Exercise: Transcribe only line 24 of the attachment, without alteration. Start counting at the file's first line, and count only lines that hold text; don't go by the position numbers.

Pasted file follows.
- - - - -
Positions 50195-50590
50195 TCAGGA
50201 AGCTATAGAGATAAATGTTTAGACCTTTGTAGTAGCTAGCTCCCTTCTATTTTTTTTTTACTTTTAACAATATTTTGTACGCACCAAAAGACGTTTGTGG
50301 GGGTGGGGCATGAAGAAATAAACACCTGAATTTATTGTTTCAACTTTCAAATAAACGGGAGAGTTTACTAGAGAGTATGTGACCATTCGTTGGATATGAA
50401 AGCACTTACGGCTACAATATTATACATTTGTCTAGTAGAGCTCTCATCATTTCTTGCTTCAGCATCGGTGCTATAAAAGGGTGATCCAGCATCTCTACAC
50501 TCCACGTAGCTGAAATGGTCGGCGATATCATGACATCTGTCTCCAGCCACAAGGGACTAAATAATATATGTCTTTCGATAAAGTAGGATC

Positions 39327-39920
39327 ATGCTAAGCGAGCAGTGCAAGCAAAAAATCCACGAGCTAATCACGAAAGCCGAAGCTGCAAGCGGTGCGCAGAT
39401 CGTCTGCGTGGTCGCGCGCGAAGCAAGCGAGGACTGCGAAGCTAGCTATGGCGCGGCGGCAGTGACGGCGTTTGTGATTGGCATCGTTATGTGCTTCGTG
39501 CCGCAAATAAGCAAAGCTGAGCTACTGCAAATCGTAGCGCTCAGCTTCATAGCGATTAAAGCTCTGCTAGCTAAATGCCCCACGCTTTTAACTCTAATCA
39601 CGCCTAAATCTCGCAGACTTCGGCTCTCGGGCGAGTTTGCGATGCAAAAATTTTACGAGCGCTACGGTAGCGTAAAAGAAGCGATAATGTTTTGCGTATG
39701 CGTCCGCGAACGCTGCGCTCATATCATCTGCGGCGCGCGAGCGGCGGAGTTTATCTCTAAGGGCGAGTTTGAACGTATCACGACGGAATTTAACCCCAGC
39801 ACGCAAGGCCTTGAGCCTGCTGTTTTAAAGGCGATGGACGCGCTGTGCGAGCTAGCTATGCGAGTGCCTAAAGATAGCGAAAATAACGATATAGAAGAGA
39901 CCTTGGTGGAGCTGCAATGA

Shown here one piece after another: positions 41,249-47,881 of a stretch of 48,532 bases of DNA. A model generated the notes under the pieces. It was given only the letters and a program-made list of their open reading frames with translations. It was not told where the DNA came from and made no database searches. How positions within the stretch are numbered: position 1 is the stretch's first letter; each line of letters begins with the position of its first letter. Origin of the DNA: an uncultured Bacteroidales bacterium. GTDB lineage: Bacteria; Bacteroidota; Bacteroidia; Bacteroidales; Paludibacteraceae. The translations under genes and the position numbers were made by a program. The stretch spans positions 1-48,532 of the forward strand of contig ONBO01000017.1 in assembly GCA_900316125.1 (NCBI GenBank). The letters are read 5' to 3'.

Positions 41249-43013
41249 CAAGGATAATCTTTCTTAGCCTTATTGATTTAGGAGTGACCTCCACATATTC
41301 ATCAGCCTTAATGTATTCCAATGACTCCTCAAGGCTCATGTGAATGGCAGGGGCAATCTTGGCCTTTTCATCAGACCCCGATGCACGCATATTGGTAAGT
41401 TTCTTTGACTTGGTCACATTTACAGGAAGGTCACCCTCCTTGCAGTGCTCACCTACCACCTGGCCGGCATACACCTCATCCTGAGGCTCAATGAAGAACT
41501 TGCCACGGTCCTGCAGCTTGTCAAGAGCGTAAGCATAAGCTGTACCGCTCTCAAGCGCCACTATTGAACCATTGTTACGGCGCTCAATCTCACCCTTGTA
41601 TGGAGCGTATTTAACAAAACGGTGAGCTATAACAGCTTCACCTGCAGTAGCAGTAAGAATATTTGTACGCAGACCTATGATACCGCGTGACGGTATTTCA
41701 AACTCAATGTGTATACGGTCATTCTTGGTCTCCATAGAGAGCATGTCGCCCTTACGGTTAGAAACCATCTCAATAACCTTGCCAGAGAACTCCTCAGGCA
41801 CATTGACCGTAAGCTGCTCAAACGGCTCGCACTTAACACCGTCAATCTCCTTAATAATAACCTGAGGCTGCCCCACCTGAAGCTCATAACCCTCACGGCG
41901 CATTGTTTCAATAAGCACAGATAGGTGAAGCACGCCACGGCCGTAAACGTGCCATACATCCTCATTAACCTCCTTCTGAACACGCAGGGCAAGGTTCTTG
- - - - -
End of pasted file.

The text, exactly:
41901 CATTGTTTCAATAAGCACAGATAGGTGAAGCACGCCACGGCCGTAAACGTGCCATACATCCTCATTAACCTCCTTCTGAACACGCAGGGCAAGGTTCTTG